Lesson: Proactivity key to beating telecoms fraud


By Katia Gonzalez Gutierrez, head of fraud operations, BICS

The prevention of telecoms fraud is still one of the most pertinent challenges facing the industry with hundreds of billions of Euros in revenue lost to opportunistic criminals annually. The problem is a truly international one, with operators around the world facing increasingly sophisticated attacks alongside traditional methods which remain prevalent in many markets.

Spotting fraud

The majority of telecoms fraud is still based around voice services such as International Revenue Share Fraud (IRSF) and Wangiri. IRSF sees criminals establish international numbers and use a variety of methods – including PBX hacking, SIM card cloning, international roaming fraud and subscription theft – to artificially inflate traffic to these numbers.

Wangiri is another common fraud, which is often part of IRSF, and sees customers persuaded to call premium rate numbers after receiving an automated missed call or being spammed by SMS. Wangiri cases related to OTT services are now also coming to the fore.

SMS fraud is also a growing issue, led by the increasing popularity of Application to Person messaging. The most established of these, SMS Bypass, uses insecure grey routes to avoid termination fees.

Although voice and SMS-based attacks are still common, the migration to all-IP infrastructure has led to increasingly sophisticated versions of existing fraud types being developed alongside completely new threats taking advantage of new technology.

Knowledge is power

Here, knowledge is power. The most common issue raised by operators is related to their inability to accurately detect and report attacks on their networks – negatively impacting revenues and holding back their ability to innovate.

Various international bodies have been set up to investigate the problem, including the i3forum and the GSMA’s Fraud and Security Group, and specialist fraud streams have now been included in the programme of many major industry events.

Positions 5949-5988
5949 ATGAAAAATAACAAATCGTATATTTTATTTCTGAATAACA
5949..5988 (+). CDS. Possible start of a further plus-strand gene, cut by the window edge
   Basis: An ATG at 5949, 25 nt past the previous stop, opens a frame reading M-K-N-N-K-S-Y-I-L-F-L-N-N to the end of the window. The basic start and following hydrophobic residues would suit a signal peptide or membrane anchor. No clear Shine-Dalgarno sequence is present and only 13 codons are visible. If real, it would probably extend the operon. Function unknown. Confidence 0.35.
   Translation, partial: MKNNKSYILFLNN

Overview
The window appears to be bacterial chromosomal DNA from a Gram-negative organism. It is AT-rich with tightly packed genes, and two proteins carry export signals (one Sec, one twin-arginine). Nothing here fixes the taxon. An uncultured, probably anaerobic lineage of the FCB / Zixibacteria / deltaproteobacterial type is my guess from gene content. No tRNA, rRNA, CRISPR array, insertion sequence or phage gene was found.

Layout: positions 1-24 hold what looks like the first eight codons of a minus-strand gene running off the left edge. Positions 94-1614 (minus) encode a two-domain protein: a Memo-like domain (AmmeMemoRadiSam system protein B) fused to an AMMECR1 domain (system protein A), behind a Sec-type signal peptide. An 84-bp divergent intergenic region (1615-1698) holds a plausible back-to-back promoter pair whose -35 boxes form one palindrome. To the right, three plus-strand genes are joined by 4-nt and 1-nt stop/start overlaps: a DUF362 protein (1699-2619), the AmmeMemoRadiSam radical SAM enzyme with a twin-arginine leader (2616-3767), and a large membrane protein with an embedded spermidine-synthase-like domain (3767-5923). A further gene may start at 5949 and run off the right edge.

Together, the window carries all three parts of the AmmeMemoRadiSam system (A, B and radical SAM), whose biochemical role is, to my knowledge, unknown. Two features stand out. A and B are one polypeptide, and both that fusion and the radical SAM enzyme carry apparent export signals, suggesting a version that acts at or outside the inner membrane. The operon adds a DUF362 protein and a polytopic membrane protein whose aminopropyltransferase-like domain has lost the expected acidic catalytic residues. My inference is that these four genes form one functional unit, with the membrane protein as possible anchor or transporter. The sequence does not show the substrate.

Together with crowdsourcing solutions that relay information across the world to proactively alert other operators of current threats, the whole industry is now taking vital steps to safeguard against this revenue erosion.

Once criminal activity has been detected, operators have a number of ways to deal with it. Some immediately block the fraudulent number while others blacklist it and monitor for related traffic to detect similar trends elsewhere on the network. By sharing information, the number can then either be blocked by the carrier’s wholesale provider or through a firewall located in its own infrastructure.

Facing the threat

Key to tackling this threat is the ability to act proactively rather than being reactive following an attack. As with any criminal activity, protecting from the initial threat is much more cost effective than post-attack measures deployed in an attempt to repair damage and recoup lost revenue.

Fraud prevention is a huge issue and proactive measures such as cloud-based, real time crowdsourcing solutions are a vital tool in any operator’s arsenal. Many operators are now utilising a range of modern tools to protect themselves and, here at BICS, we are now hearing an increasing number of success stories about how operators have adopted robust, proactive solutions to confront fraudulent activity and revenue loss head on.

BICS delivers best-in-class international wholesale solutions to any communication service provider worldwide. 


About Author

Comments are closed.